BOUVIER DES FLANDRES SURVEYS ON THE BREED
7. What previously campaigned Bouvier come close to your ideal? Please explain. I’m still in awe of Galbraith’s Iron Eyes, owned and bred by Dave and Joan Galbraith. He was handled by Corkie and Sue Vroom and assisted by Van Pusey. It was almost the perfect storm of perfection. He won over 100 Best in Shows (which is still the record to beat). Iron had bone, coat and attitude. He owned any ring he was in. Today, I’d say anything bred by or handled by Elaine and Louise Paquette of Quiche Kennels. They have a strong breeding program that they augment with Dutch imports from time to time. They have the capacity to keep the dogs with the most potential so they have their choice of major contenders. If you add to that, their ability to groom and condition their dogs to perfection, there’s no surprise they have the top Bouviers year after year. 8. How does the breed in North America compare to other parts of the world? The US standard allows a larger dog. And, while fawn is in both the US and FCI standard, we do not fault a fully pigmented fawn Bouvier. Nor should we. It would be difficult to show one in Europe though. In the past, US breeders were more inclined to have health tests done on their breeding stock than their European counterparts. I’m not sure that’s true anymore. I think European breed- ers are more apt to test for hip dysplasia today. 9. Do you have anything else to share? I think Facebook has done a lot to connect Bouvier lovers from around the world. I love getting updates from Rus- sia and England about their shows and “family flights”. Thank heavens Facebook offers translations, otherwise I’d just have to look at the pictures. There’s a real Bouvier bond between owners and Facebook gives me access to these besotted Bouvier owners all over the world. RICHARD LAKE 1. In order, name the five most important traits you look for in the ring. Square outline, short back, good lay back of shoulders, balanced front and rear, proper coat, head to match body, good bite. 2. What, if anything, do you feel non-breeder judges get wrong about the breed?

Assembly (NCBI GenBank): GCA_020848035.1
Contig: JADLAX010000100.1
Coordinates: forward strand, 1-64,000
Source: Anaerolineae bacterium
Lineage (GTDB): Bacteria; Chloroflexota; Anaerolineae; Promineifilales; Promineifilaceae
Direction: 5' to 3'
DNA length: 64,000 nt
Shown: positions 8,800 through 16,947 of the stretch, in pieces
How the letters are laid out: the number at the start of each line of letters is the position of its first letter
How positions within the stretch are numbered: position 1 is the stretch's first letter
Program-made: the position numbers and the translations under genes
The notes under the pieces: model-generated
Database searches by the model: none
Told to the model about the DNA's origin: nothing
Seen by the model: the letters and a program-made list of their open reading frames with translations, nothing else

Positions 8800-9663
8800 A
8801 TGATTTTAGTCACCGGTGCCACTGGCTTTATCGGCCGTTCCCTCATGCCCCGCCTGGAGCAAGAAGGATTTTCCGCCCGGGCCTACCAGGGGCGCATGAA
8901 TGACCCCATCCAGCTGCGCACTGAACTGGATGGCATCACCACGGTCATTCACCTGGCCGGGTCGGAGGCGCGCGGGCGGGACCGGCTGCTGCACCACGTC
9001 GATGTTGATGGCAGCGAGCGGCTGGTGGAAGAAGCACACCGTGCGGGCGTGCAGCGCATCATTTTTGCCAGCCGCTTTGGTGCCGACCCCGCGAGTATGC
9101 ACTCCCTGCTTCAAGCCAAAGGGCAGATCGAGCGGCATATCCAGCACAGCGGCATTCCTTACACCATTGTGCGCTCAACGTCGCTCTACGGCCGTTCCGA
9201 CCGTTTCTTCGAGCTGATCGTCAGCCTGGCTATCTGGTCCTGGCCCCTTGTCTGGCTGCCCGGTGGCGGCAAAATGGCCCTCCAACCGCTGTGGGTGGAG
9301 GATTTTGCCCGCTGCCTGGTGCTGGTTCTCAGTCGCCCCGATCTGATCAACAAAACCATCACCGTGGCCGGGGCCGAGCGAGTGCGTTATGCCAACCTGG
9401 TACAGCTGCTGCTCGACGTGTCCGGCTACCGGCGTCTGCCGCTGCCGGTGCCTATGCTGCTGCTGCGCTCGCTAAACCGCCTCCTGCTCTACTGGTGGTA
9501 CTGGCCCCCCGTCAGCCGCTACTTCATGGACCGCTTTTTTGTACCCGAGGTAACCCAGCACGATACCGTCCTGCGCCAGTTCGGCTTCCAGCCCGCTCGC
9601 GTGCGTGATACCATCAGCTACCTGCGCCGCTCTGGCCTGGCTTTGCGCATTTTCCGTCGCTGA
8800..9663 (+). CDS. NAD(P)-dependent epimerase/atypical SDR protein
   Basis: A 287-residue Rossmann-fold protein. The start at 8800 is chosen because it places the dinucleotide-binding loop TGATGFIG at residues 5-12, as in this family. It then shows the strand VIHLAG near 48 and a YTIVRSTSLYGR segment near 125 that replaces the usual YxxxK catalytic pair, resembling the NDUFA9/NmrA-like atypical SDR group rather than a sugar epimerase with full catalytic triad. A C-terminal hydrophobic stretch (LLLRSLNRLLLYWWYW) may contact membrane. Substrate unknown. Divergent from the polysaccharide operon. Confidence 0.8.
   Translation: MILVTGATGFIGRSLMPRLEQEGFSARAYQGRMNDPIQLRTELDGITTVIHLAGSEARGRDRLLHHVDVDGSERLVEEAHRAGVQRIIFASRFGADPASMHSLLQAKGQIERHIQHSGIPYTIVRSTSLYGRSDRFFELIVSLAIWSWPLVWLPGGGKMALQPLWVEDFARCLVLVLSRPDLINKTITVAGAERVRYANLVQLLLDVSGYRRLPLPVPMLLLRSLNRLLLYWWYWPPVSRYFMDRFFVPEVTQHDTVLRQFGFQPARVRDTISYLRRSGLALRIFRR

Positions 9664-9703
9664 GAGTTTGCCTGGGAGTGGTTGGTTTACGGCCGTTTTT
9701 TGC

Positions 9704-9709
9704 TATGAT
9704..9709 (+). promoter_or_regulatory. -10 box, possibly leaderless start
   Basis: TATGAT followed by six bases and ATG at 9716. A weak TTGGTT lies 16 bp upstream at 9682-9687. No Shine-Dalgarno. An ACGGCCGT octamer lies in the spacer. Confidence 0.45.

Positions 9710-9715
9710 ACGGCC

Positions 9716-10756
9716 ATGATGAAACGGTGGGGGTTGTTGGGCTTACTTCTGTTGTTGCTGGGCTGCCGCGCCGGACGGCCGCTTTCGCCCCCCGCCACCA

1. In order, name the five most important traits you look for in the ring. I look for balance, movement (comes with balance), bone, attitude and coat. Actually, attitude might come after balance.
2. What, if anything, do you feel non-breeder judges get wrong about the breed? Coat. The standard calls for a tousled coat, not the heavy undercoated, sculpted coat seen in the ring today. 3. What do handlers do in presentation that you wish they would not? Move the dog too fast. 4. Cropped or uncropped ears? Do undocked tails affect judging? Cropped is my personal preference for Bouviers I own or breed, but uncropped is also in the standard. I don’t differentiate. Uncropped is fine, but I abhor a natural tail. It’s not in our standard. It’s NOT how the breed was developed. 5. What traits do you see popping up these days that are going in the wrong direction? What’s better? Bouviers are shorter backed, but losing a neck. We are getting back to more moderate dogs with really fine breeders throughout the country. 6. Has your Bouvier competed in any performance events? Did that experience affect judging deci- sions? Can today’s show Bouvier still perform the functions for which he was bred? I have not had the time to work my Bouviers in any kind of performance events. I blame myself, not them. I’m lucky if I can keep their coats up. I’m always proud of owners who prove how well round-ed the breed is. We’ve got a lot of owners who show their dogs in the conformation ring and then go into the obedience and herding rings. Our national specialty includes many multi-faceted events for our breed. I think the Bouvier is only limited by its owner and I’m the classic case.
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